My pre-cancer self knew nothing of the disease. I stumbled through the four and a half months it took to get a diagnosis like a kindergartener in a graduate course.
At six and a half months in, I had a mastectomy and reconstructive surgery. By then, my bright red, hip-to-hip scar, missing nipple and asymmetrical breasts gave me a pretty good handle on cancer’s physical effects.
Getting my head around the emotional consequences was infinitely harder.
Looking back, it’s not like I didn’t feel anything. I was miserable, fatigued, lonely, stressed, angry and overwhelmed. But, unlike physical scars, the severity of those wounds wasn’t obvious when I looked in the mirror.
I had no idea then that recuperating from the emotional devastation of cancer was going to be even harder than recuperating from the physical damage.
In fact, people I trusted told me the exact opposite. As soon as I got home from the hospital, friends and family expressed relief that “the worst is over” and returned to their regularly scheduled lives. A cancer survivor I knew and one of my doctors assured me that cancer would take a year of my life and then “it would be over.”
On the one-year anniversary of that first frightening mammogram, I was nowhere near over cancer and hit a new emotional low. Luckily, I was seeing an oncology therapist. She pointed out the futility of trying to conform to a set end date and empowered me to believe in my right to experience cancer in my own way, at my own pace.
With her help, I learned how to cope with the pressure to be over the trauma of cancer:
1. Focus on Support: When we’re sick, we go to a doctor. It shouldn’t be any different when we’re emotionally traumatized. I had no clue how to get out from under my misery, fatigue, loneliness and anger when I started seeing my therapist. Working with her helped me slowly face and dissect the pain behind my emotions and get to a better place.
2. Focus on Healing: As a five-year survivor, I can honestly say I’m not over cancer and probably never will be. I have, however, healed to a great extent and am much less emotionally distraught than I was during my dark days.
3. Focus on Connecting: Talking with other patients and survivors let me know my emotional struggles were normal and I wasn’t alone. It may be a club no one wants to join but, once you’re in, belonging connects you to others who are uniquely qualified to provide understanding and validation.
A pivotal moment of healing came a few months after my surgery when my husband and I were invited to dinner by friends. I balked because I wasn’t over cancer and was trying to hide it by telling people I was fine. I was exhausted and sick of lying, but afraid to let others in on how hard cancer hit me emotionally.
When our friends asked how I was doing, I answered honestly and was shocked at the relief I felt. Better yet, the trust I put in them was rewarded with empathy and compassion and I was able to go on with the evening feeling heard.
Dealing with the pressure to be over any trauma isn’t easy, and it’s not something I could have ever done alone. It takes work, time, and a great deal of support.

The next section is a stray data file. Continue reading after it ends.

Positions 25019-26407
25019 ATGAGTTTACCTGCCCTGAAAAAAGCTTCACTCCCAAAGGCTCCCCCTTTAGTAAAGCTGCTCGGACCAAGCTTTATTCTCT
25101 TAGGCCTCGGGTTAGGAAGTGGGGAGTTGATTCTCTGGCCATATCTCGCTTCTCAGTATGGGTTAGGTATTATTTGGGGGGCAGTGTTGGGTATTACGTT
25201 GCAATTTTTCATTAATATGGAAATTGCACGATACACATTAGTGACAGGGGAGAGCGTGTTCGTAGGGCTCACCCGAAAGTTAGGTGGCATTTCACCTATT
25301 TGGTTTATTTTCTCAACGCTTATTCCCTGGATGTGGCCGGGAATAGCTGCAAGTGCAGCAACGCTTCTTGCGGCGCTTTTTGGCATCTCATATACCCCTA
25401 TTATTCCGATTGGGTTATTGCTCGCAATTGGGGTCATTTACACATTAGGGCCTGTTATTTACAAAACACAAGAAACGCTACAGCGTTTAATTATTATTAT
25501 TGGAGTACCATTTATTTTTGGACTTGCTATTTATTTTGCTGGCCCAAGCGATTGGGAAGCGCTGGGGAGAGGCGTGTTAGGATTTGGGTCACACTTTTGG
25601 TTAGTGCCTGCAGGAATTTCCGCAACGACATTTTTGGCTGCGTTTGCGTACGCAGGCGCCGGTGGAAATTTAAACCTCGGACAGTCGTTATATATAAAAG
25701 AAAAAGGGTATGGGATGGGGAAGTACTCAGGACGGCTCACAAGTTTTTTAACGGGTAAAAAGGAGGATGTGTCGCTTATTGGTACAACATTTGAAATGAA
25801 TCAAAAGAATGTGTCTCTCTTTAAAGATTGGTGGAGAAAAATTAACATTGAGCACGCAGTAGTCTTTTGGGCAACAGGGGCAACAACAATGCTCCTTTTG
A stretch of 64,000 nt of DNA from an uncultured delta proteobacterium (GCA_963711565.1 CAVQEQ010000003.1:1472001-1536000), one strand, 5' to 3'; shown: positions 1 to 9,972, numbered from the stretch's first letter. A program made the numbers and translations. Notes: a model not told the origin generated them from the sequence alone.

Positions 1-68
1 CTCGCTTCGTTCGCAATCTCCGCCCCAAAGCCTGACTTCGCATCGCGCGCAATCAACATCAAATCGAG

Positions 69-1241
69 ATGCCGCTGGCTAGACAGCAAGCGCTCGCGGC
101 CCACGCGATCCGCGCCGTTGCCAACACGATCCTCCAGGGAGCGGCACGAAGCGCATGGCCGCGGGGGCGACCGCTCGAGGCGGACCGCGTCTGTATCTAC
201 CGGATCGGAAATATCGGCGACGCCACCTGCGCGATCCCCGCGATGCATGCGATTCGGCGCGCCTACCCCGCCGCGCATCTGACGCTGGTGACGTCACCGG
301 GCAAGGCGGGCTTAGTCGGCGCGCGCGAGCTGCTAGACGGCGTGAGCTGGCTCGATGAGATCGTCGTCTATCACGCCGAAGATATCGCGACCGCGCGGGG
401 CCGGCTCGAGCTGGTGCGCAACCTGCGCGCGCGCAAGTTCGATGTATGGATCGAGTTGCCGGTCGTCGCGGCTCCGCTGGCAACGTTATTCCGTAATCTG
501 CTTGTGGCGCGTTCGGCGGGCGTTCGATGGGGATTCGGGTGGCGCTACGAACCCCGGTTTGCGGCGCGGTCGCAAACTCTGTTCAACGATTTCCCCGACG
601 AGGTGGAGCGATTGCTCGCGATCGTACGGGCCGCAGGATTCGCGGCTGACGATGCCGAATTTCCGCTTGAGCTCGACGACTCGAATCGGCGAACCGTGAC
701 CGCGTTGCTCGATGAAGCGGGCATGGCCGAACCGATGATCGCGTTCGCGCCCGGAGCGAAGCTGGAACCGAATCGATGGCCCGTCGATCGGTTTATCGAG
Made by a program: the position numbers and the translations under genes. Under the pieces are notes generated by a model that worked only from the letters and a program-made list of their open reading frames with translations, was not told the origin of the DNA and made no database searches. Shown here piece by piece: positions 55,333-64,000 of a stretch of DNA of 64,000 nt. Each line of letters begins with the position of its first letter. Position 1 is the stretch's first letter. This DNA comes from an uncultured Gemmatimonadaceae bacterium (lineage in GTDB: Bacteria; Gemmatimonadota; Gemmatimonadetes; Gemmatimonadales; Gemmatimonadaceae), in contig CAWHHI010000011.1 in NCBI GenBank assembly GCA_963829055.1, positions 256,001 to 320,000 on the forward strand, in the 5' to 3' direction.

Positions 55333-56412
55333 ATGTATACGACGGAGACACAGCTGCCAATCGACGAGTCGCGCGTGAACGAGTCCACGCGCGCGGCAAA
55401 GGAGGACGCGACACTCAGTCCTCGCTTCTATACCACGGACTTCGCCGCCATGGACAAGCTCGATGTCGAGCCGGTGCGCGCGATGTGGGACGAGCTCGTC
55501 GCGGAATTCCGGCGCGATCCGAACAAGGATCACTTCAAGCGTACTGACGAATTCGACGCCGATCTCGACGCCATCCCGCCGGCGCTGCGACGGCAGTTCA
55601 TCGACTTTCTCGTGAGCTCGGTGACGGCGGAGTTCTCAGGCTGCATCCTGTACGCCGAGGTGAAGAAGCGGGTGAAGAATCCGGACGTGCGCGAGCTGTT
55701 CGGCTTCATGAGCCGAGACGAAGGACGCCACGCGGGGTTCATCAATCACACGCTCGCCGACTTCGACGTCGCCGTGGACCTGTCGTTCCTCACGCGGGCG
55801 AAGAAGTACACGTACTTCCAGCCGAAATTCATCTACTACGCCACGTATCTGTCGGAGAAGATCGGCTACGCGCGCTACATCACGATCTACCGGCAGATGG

Trauma takes a heavy emotional toll and:
You have the right to experience your feelings at your own pace.
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I was raised to be a quiet, polite, good girl. Of course, nurture alone didn’t form me. As an introvert, it’s entirely my nature to hang back to get the lay of the land and advance slowly. Add to that the fact that I’m big sister to eight brothers and sisters, a wife and mother of two and you get a lifetime of putting others first.
Back when I was a practicing attorney, one of my lawyer friends told me I was the most assertive person she’d ever met. I was shocked, but maybe she was right. When push comes to shove I know how to shove back and my legal career did teach me to curse like a sailor. But, that persona was cultivated to get the job done. It’s not my default.
It never really hit me how hard I found it to say “Yes” to what I wanted until I got breast cancer. Once I became mindful of letting “Yes” into my life, I launched a blog, wrote two books for cancer survivors, got passionate about volunteering and picked up speaking engagements.
Then, the unthinkable happened. I got old enough to get a glimpse of the empty nest.
Sending both of our children to college wasn’t exactly like getting a pink slip. It was more like the premonition that haunts you immediately before getting the ax. But the good news is that the universe is merciful and I was being eased into obsolescence as a full-time nurturer.
With time to think I realized I had just scratched the surface of saying “Yes.” I believed Joseph Campbell when he said, “The big question is whether you are going to be able to say a hearty yes to your adventure.” But, how do you know what your big adventure is if you don’t ask the bigger question, “What do I want?”
Once I dared to ask the question a lot happened. First, asking the question interrupts the involuntary impulse to automatically consider someone else’s wishes. (Him: “What do you want for dinner? Me: I don’t know, what do you want?) Second, asking the question forces me to actually come up with an answer. (Me: “What do I want for dinner?Hmm, I need a minute to think about it.”)
The beauty of daring to ask what I want is that I get to decide how to act on the answer. Self-awareness brings a choice between standing up for what I want and letting it go. Whatever I decide, I get to create self-satisfaction and luminous generosity, untainted by the resentment of giving in again and again.